With brass bands and pounding drums in almost every plaza around the city, it seemed only natural that a band like The Killers would pick up the baton for the night-time boogie. On the final date of their South American tour, the four boys from Vegas arrived at Santiago’s Movistar Arena to finish things up with a bang.
Stepping into the great dome, there was hardly an empty seat in the house with everyone waiting anxiously for the indie rockers to arrive. To a neon display and cracking backdrop video, The Killers jumped straight into crowd-pleaser “Human.” However much the song may have suffered from radio overplay, the great acoustics of the venue were able to turn an otherwise mediocre hit into a danceable euro-pop anthem. It was from this fantastically jumpy start that the Killers proceeded to throw out classic after classic with the crowd chanting every word.
Apart from the illuminated grandeur of the place, the stage itself was something to behold, complete with palm trees, bright lights and a beautiful mosaic piano as its centrepiece. Although lead guitarist Dave Keuning, bassist Mark Stoermer and drummer Ronnie Vannucci Jr all looked quite distant at times – if not bored – everyone was keenly focused on lead singer and practising Mormon - Brandon Flowers. Dressed like an extra from Sgt Pepper’s and pulling it off like only he can, Flowers looked cooler than the other side of the pillow.
The Killers’ third album Day & Age has been dubbed by many as their weakest effort and so most people might not have wanted to hear it, but the crowd all knew they were here to prove how good it could sound. What a joy then, when they played new track “The World We Live In” followed by Flowers’ lone acoustic “Human,” both together positively sending a tingle down your spine. The applause to such tracks echoed round the dome like a spoiled child crunching down on his morning’s cereal.
It couldn’t all be highs though, as the foursome erroneously rearranged one of their favoured party tracks “Smile Like You Mean It” into a soppy violin number. They then chose to blast out the original arrangement, hold out a fan’s Chile flag and then play weak pop track “Spaceman,” all to which the crowd, who were just happy to have something to jive to, danced manically.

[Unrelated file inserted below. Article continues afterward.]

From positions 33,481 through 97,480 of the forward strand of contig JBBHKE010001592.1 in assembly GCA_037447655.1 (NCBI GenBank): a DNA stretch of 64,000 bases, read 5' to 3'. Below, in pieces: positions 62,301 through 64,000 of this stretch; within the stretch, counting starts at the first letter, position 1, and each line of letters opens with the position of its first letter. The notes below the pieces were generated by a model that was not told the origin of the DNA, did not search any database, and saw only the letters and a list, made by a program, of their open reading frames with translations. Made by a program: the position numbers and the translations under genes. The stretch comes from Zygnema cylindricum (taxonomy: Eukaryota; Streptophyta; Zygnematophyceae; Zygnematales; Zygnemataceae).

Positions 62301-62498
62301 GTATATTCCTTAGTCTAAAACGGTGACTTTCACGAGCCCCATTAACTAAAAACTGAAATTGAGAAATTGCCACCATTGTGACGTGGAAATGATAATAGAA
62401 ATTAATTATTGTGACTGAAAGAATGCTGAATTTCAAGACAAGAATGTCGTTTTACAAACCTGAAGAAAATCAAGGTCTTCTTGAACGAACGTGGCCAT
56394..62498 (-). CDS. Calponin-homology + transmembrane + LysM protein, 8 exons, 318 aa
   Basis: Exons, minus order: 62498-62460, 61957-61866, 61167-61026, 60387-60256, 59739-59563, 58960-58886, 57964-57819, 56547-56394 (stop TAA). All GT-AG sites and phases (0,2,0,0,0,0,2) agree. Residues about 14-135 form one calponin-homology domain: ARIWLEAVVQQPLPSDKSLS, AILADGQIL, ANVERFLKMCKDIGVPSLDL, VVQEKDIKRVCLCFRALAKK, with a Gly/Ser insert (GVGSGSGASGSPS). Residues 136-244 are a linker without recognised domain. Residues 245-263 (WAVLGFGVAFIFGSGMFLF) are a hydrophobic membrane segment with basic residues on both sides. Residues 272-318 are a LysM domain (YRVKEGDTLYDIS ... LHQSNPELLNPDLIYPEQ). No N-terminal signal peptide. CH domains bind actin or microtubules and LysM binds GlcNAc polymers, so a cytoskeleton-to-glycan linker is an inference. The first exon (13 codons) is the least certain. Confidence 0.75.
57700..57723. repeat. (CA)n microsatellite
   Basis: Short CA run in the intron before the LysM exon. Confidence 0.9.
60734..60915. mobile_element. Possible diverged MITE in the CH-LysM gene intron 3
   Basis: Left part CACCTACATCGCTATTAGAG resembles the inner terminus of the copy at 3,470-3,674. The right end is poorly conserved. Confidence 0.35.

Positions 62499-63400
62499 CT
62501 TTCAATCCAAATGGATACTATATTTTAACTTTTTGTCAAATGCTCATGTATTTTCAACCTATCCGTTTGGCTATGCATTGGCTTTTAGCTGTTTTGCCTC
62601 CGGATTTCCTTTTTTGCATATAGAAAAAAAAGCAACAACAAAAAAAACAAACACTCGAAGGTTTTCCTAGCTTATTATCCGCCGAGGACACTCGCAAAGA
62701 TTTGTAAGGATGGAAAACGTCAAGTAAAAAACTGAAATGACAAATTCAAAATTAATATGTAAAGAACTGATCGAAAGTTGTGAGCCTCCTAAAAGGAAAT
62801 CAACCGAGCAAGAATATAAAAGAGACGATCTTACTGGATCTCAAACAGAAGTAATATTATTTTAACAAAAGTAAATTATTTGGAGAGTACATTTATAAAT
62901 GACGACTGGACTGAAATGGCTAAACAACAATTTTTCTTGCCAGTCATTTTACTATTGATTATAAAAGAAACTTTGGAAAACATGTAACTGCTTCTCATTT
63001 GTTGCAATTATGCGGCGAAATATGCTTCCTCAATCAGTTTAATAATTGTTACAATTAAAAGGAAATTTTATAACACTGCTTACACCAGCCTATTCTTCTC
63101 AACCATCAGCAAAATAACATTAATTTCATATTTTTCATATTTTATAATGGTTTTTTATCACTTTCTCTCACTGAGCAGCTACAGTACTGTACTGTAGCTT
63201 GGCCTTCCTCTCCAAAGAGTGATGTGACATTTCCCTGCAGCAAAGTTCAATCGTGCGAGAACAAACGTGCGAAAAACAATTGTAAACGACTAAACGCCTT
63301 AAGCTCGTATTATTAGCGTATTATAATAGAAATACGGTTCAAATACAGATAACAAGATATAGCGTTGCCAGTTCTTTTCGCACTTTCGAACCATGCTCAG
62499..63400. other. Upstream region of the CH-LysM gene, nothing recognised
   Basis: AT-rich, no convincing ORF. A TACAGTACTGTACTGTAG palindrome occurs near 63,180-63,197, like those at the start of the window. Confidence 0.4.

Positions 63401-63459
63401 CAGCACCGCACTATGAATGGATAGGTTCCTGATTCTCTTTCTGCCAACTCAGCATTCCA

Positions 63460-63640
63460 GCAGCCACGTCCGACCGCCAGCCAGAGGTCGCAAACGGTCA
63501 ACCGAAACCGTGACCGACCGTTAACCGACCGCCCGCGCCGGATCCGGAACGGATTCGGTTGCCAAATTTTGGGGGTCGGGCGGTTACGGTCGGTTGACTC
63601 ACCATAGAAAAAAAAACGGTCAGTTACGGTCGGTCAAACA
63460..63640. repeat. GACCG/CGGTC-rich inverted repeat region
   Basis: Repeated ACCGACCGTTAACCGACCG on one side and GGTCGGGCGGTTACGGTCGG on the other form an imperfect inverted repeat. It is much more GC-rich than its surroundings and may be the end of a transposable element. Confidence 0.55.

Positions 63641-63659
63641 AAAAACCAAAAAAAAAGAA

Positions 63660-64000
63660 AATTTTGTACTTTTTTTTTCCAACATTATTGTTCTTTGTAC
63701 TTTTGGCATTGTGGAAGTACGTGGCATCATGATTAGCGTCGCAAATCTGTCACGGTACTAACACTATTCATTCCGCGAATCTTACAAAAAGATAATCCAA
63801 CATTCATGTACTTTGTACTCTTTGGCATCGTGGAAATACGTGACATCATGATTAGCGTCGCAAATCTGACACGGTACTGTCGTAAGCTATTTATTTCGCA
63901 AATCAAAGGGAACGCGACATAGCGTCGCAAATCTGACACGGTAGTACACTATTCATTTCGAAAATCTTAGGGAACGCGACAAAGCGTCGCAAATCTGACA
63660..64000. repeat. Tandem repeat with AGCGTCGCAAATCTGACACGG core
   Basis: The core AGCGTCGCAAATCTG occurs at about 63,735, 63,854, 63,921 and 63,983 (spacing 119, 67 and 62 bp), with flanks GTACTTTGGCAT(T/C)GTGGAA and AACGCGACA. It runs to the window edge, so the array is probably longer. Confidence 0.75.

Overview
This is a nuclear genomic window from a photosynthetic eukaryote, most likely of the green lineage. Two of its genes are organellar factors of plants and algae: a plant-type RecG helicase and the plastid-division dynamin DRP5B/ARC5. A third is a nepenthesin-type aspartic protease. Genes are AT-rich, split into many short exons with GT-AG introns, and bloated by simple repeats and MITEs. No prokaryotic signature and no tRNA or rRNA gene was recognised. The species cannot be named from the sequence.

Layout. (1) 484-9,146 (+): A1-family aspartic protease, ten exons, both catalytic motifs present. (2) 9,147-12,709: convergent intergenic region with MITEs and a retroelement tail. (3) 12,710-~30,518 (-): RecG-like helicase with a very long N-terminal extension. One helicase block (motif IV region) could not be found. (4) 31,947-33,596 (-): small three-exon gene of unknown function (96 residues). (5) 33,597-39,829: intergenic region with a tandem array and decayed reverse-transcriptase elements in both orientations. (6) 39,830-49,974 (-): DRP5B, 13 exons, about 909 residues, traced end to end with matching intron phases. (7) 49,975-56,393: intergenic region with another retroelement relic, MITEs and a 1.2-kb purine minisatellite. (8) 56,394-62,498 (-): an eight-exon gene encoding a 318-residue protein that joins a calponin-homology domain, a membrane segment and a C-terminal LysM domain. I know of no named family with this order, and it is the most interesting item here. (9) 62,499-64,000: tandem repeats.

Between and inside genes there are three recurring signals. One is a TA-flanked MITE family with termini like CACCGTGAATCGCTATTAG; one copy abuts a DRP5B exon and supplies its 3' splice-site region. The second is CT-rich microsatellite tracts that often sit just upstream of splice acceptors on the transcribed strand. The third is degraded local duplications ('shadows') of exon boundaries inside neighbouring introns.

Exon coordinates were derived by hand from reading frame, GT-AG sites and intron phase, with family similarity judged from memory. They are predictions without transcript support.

Things were brought back down with Keuning and Flowers sharing the spotlight on a cover of “I Can’t Help Falling In Love With You.” After a nostalgic trip through “Mr Brightside” and “All These Things That I’ve Done” ended brilliantly with a confetti finish, the quartet promptly left the stage to screams from all extremities of the dome.
Back for their encore, the band wasted no time. Following a brightly lit version of “Jenny Was A Friend Of Mine,” Flowers steamed things up with one of the only laughs of the night by asking if the crowd were ready to receive the next offering as hard as they could, since he was ready to give it as hard as he could. They then proceeded to crack out “When You Were Young” to a mass of mushroom cloud and rain pyrotechnics.
It was so hot in the audience that you couldn’t help but wonder if The Killers’ eyebrows had been burnt off since, as quickly as they had returned on stage, they dropped their instruments and left. A fittingly anticlimactic end, it seemed, for a band that didn’t completely look like they wanted to be there in the first place and would have rather rushed home before the Sunday traffic got too heavy.